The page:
"When Johne's disease is diagnosed in a cow on a dairy farm, the standard recommendation is to send the animal to slaughter. In the late stages of the disease, M. paratuberculosis may be spread systemically throughout the animal. Most of these cull dairy cows pass ante-mortem inspection and enter the slaughter system for production of ground beef. Whether by systemic infection or contamination from feces, these cattle pose a great risk for contamination of the final product (ground beef) with M. paratuberculosis".


If we consider the following combined facts

  • There is a high prevalence of Bovine Johne's Disease in US dairy cattle.

  • Cattle that are clinically diseased with BJD are slaughtered in an attempt to control BJD in the herd.

  • Flesh from those clinically diseased cattle is used to make ground beef for human consumption.

Then we can be certain that flesh from BJD-diseased cattle is turning up on dinner plates across the United States. Since burgers, made from ground beef, are popular food with children, it would appear that there is a high risk that our children are being exposed to MAP, through consumption of paratuberculous ground beef, on a regular basis.


MAP in beef products made from beef cattle with BJD

In 1984, 2.9% of US dairy cattle had Bovine Johne's Disease. Since BJD is a "hidden" disease (not a reportable disease), and was not the subject of mandatory control program, in 1997 between 20% and 40% of US dairy herds contained BJD-diseased cattle. Some researchers estimate that if there are one or two diseased animals in a herd, then the number of subclinically BJD-diseased animals may be as high as half the animals in the herd.

1997 USDA data indicates that the prevalence of BJD in beef cattle is 0.9% of animals and 7.9% of herds.

Since MAP is not classified as a human pathogen, beef from BJD diseased beef cattle is permitted to enter the human food chain.

Lack of awareness among beef producers is even greater than in dairy producers. The USDA Center for Animal Health Monitoring 14 reports that 69.8% of US beef producers "had not heard of it [BJD] before", 2.4% of beef producers "recognized the name, but not much else" and 5.5% of beef producers "knew some basics".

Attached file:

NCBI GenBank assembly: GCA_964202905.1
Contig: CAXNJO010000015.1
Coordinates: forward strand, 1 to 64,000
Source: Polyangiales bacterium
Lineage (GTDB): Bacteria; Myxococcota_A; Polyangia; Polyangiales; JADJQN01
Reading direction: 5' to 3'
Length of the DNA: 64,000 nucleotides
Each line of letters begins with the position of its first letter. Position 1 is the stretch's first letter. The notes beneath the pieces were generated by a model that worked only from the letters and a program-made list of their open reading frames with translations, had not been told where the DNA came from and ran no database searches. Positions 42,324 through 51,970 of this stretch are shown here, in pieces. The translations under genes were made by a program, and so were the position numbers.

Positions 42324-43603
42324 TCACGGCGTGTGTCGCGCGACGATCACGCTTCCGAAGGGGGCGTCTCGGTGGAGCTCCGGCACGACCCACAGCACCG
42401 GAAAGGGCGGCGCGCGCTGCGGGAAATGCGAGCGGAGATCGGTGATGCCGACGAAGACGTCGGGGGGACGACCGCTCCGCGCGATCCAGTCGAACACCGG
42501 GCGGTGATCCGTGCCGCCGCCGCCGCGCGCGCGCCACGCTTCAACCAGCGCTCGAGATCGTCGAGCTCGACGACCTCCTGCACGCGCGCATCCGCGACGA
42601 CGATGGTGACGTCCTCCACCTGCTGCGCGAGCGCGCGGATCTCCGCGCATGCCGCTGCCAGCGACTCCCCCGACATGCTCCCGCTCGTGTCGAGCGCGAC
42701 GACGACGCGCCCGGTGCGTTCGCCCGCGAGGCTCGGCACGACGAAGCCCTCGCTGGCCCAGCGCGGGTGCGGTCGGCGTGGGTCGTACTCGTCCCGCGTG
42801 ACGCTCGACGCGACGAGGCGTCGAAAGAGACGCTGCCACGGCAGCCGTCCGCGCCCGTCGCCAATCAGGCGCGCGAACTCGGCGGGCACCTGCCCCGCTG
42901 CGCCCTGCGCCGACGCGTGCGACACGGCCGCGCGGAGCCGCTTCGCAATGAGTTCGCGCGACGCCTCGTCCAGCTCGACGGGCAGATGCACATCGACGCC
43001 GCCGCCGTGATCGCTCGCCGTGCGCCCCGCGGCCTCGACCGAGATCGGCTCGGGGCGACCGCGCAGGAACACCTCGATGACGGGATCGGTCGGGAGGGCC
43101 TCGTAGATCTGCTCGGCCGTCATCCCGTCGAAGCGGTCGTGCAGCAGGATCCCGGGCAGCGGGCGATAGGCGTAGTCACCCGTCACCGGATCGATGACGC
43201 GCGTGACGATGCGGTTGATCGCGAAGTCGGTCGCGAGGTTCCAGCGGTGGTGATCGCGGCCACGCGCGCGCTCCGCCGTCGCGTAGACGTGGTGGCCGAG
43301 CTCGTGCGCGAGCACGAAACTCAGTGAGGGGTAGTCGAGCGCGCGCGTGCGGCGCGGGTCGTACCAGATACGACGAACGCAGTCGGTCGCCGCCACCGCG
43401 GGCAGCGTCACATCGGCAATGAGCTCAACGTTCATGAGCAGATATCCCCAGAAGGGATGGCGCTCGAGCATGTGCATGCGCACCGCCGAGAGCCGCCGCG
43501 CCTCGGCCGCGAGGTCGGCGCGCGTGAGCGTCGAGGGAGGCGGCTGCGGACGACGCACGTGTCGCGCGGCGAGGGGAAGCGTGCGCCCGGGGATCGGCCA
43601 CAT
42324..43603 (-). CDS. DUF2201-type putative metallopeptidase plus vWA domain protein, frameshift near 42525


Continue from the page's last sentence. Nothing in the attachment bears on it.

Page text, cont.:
In conclusion, we can be virtually certain that beef from beef cattle infected with Mycobacterium avium subspecies paratuberculosis enters the human food chain.


All of the above research demonstrates that Bovine Johne's Disease is endemic in herds of cattle which supply the human food chain.

Despite a wide range of evidence which strongly suggests that MAP may be a cause of disease in humans, and particularly may be responsible for the chronic Inflammatory Bowel Disease known as Crohn's disease, the dairy and beef industries continue to ignore the problem of Bovine Johne's Disease.

As a final cautionary comment to the beef industry, we would remind the industry that, if evidence finally appears that MAP is actually the cause of Crohn's disease, consumers could lose faith in beef as healthy and nutritious food. The market for beef may collapse, just as the market for British beef collapsed when British consumers discovered that they could contract Creutzfeld-Jakob Disease from eating beef from cattle with Mad Cow Disease.

The British beef industry gambled that Mad Cow Disease could not cause disease in humans. They lost their bet!

PARA continues to send the following message to the US beef and dairy industries:-


Do not take the chance of possibly making the same mistake as the British beef industry! Act now to eradicate Bovine Johne's Disease and MAP from herds of food animals, before it is too late! You must do this, to be absolutely certain that you are protecting the health of your consumers, and to protect the future of your own industry. If beef becomes conclusively associated with the dreadful disease known as Crohn's disease, your markets could collapse as the British market did, and they may never recover. If this happens, the image of beef as being necessary for good nutrition, carefully propagated and nurtured by you for decades, could be destroyed.